It’s reasonable to me (meaning within the law as I don’t really agree with current copyright law) for the author of the email to require it “returned” – copies deleted. Despite what some suggest the recipient was not the intended party and has no rights over the email. Actually I’ve always assumed that’s how it does work in that just like letters and other creative works the author retains their copyright in it.

But like so many point out what idiots sending it to the wrong place; personally I’ve been meaning to find a white list plugin for gmail to help avoid that sort of risk. It might be nice to have white lists that are mutually exclusive so it doesn’t let me send things to addresses off mixed lists.

TTT July 3, 2014 8:14 AM

Wow, did you people even read the blurb?

It was a contrator who sent the email, not a GS employee. It was meant to go to GS, so any systems inside GS to prevent data exfiltration wouldn’t have done anything.

GS is getting a court order, which is required by Google before Google does anything. SOP, nothing more.


GBrunetti July 3, 2014 8:25 AM

I’m off to check my gmail-account. Normally, only spam gets there, but who knows…

kronos July 3, 2014 8:31 AM

@ noonnee: I don’t believe how people think that kind of warning on the bottom should work.

I once had a very bright mid-level manager try to tell me I could be prosecuted for mishandling mail that should not have been sent to me. She showed me the long warning at the bottom of their e-mails and I asked them if I had ever signed a contract agreeing to such terms? They ended up having a long meeting with the CIO and company legal team and birthed a new, much less stern e-mail warning.

Honestly, just because someone puts up a sign on the side of the street does not mean every person who drives by is legally bound to it.

Scott July 3, 2014 8:35 AM

Dear Goldman Sachs:
Your employee wrote confidential data on a postcard, wrote the wrong address on it, and handed it to a person on the street, asking them to drop it in the nearest mailbox. Said person passed it on to many other people before it finally got to the mailbox.
The USPS securely delivered the postcard to the addressee’s PO Box, and now you have to get a court order to have the USPS destroy the postcard. What did you expect? They’re not going to do it on your say-so; the postcard is now the recipient’s property. By the way, you overlooked all the people in the chain who got it to the mailbox in the first place.
The Internet

When I get an email trying to impose conditions on me, I reply, stating that I reject their terms, they may not unilaterally impose a contract on me, and telling them that by sending email to any of my email addresses they are explicitly stating that I am an intended recipient and that I may do anything I want with the information in the email.

I wonder how such a company would react if I sent them a obviously misaddressed email (e.g., “Have you told your husband about your affair yet, Tammy?” to a guy named Steve) with their own disclaimer at the bottom, including the request to call such-and-such phone number. If they don’t, then they obviously don’t think their own disclaimer has any force. I wonder how that would affect them legally?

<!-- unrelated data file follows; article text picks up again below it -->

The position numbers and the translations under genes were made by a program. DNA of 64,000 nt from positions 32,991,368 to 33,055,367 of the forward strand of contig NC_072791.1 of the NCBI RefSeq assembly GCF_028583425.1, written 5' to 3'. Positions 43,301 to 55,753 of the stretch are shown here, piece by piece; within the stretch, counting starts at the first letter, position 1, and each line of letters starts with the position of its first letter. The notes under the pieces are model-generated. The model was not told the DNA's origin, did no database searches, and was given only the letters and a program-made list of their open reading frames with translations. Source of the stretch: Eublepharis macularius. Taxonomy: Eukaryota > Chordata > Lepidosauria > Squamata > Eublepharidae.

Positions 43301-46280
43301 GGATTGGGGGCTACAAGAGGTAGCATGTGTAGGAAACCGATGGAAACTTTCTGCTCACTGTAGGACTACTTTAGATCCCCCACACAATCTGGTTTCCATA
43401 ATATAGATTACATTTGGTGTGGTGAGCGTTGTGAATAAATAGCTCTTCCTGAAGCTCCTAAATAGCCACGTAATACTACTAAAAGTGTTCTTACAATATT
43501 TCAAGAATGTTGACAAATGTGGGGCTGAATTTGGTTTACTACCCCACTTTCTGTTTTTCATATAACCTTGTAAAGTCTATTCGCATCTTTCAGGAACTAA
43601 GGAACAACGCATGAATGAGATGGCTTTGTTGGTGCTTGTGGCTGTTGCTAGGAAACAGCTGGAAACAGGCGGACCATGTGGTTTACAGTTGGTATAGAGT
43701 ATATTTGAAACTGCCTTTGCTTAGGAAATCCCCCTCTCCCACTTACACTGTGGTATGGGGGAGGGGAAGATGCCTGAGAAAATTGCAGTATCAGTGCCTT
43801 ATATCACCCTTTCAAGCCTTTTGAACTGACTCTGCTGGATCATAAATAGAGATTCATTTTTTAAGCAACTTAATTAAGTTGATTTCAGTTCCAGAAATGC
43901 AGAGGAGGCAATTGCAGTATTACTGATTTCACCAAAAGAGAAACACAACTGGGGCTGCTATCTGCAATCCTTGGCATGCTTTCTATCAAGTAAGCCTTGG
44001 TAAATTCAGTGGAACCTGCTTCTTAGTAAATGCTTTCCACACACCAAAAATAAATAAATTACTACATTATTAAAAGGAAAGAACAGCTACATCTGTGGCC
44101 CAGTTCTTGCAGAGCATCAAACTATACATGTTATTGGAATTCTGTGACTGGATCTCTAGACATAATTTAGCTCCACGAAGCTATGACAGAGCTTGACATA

Baz July 3, 2014 8:56 AM

unnecessary reputational damage to Goldman Sachs
It seems rather necessary to me.

Rather than eradicating the reputational damage to GS they’re just passing the damage on to Google. Having the reputation of deleting your emails at the behest of a third party is no way to win customer confidence. At the very least it’ll just encourage folks to auto-forward their Gmail to another mailbox for safekeeping. Good business for Ifttt, Zapier and the like doing it automatically.

Bob S. July 3, 2014 9:11 AM

Who runs this country anyhow?

Sachs or Google?

(The cool kids are starting to squabble.)

rj07thomas July 3, 2014 9:22 AM

@noonnee- exactly. my sympathyometer is currently at zero and will remain there.

Think before you click!

rj07thomas July 3, 2014 9:31 AM

Incidentally, when exchanging data with contractors we encourage the use of our internal site which runs explicit ftp over TLS- might not be perfect, but we try and bypass email completely anyway.

James July 3, 2014 10:35 AM

would this “error” have been possible if all goldman internal emails used PGP signing/encryption? If I had a company like Goldman, PGP signing would be mandatory at a minimum and client software would have shown a problem with email address.

Calum July 3, 2014 10:47 AM

It may be worth making the point that Goldman employees will not necessarily have serious exposure to data protection and sensitivity issues; Goldman doesn’t have retail accounts and its main stock in trade is not vast reams of private individual’s personal details. It is not much of a surprise that data security is more lax at an investment bank than a retail bank.

x11794A July 3, 2014 11:12 AM

@James: Encryption maybe, signing no. You sign e-mails with your own key, regardless of the recipient. If the guy already had the PGP key for the e-mail address in his keyring (and he knew this), then he would have likely caught his mistake when he found he couldn’t send the e-mail encrypted. If he had to retrieve the key from a keyserver before sending the e-mail and the account also had a PGP key on the same keyserver, then potentially he could have made the same mistake, though obviously it would have been less likely.

x11 July 3, 2014 11:18 AM

Do not take this as an endorsement, but does anyone know if GS has copyright grounds to prevent Google from reproducing their e-mails? It would obviously be a blatant misuse of the copyright system, but I imagine that e-mails sent in error do not constitute an implicit license to reproduce the content in the same way that if I accidentally e-mail you a copy of a forthcoming album you wouldn’t be able to legally publish it or even send it to anyone else.